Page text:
Ted Cruz now has a money problem too
Ted Cruz problems continue to mount. The verbose and pompous politician who uses every opportunity to trip up other politicians for slip ups or minor errors find all the fingers now pointing at him. Above and beyond his birther problem, his eligibility for the U.S. presidency, there is now an issue with a loan he received from Goldman Sachs.
NewsWeek is reporting that more constitutional experts are questioning Ted Cruz's eligibility to be president.
While Cruz has told reporters his eligibility to become president is "settled law" because his mother was an American citizen when he was born and never renounced her American citizenship while she was a Canadian resident. Many constitutional theorists agree with Cruz that it's not really up for debate.
But it’s hardly unanimous. An increasing number of high-profile constitutional law professors, including one of Cruz's own professors from Harvard Law School, have in recent days argued publicly that Cruz's birth disqualifies him.
According to Lee, two legal theories of citizenship were popular at the time the Constitution was ratified: jus soli (Latin for "law of the land), which held that a child's citizenship flowed from the actual, physical place of his birth, and jus sanguinis ("law of the blood"), which held that parents passed their citizenship to their children. However, Lee argues, at the time the Constitution was ratified, jus sanguinis applied only to patrilineal descent.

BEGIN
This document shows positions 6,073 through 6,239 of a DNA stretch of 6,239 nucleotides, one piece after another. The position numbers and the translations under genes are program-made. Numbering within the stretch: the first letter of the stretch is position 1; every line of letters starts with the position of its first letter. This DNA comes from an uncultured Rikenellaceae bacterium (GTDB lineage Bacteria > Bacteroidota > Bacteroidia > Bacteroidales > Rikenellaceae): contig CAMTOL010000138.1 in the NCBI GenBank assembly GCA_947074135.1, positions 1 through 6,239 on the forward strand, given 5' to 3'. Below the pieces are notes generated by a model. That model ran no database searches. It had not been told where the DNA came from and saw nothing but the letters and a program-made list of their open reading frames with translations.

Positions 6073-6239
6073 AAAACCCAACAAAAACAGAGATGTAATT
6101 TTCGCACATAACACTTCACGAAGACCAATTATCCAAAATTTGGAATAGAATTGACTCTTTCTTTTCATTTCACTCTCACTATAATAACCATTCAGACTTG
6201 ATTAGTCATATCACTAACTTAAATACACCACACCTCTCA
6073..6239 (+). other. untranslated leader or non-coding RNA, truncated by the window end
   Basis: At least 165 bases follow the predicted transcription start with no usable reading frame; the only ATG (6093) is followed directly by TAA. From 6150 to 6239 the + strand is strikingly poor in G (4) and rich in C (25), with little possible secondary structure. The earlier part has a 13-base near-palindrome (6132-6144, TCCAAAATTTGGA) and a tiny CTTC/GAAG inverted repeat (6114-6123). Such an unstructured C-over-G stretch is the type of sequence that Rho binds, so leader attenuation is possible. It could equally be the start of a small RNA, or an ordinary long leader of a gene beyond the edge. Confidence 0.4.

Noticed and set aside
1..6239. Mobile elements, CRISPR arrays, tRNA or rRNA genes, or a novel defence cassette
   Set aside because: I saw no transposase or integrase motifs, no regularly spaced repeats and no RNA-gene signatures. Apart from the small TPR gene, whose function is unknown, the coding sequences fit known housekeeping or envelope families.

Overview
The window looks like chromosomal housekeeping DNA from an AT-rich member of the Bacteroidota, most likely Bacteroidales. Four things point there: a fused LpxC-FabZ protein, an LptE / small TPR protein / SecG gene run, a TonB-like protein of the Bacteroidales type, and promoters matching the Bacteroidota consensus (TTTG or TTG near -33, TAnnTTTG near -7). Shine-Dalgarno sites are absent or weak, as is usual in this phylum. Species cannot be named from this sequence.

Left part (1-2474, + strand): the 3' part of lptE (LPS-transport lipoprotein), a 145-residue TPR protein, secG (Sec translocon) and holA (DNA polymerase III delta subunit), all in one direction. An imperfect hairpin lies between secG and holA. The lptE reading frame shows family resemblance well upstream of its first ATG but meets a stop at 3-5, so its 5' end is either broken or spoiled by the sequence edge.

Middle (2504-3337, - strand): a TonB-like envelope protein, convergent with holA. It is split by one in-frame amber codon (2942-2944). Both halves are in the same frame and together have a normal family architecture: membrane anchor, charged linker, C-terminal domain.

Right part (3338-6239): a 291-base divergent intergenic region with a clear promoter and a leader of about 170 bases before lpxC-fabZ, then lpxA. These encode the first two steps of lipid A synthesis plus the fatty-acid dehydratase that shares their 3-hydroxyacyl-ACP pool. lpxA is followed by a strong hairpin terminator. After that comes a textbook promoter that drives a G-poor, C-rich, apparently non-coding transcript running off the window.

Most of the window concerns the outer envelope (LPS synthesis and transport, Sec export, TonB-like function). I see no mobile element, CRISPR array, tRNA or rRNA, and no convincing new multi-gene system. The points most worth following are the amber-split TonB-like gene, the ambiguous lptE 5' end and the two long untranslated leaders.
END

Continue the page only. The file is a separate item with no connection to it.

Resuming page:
Mary Brigid McManamon, a constitutional law professor at Widener University, made a similar argument in The Washington Post Tuesday. "In this election cycle, numerous pundits have declared that Cruz is eligible to be president," she writes. "They rely on a supposed consensus among legal experts. This notion appears to emanate largely from a recent comment in the Harvard Law Review Forum by former Solicitors General Neal Katyal and Paul Clement. In trying to put the question of who is a natural-born citizen to rest, however, the authors misunderstand, misapply and ignore the relevant law."
If Cruz's eligibility problem isn't enough, there is now an issue with his past campaign funding. The New York Times reports the following.
As Ted Cruz tells it, the story of how he financed his upstart campaign for the United States Senate four years ago is an endearing example of loyalty and shared sacrifice between a married couple.
“Sweetheart, I’d like us to liquidate our entire net worth, liquid net worth, and put it into the campaign,” he says he told his wife, Heidi, who readily agreed.
But the couple’s decision to pump more than $1 million into Mr. Cruz’s successful Tea Party-darling Senate bid in Texas was made easier by a large loan from Goldman Sachs, where Mrs. Cruz works. That loan was not disclosed in campaign finance reports.
Those reports show that in the critical weeks before the May 2012 Republican primary, Mr. Cruz — currently a leading contender for his party’s presidential nomination — put “personal funds” totaling $960,000 into his Senate campaign. Two months later, shortly before a scheduled runoff election, he added more, bringing the total to $1.2 million — “which is all we had saved,” as Mr. Cruz described it in an interview with The New York Times several years ago.
Will Ted Cruz whether the storm? It is rather hard when you have alienated most.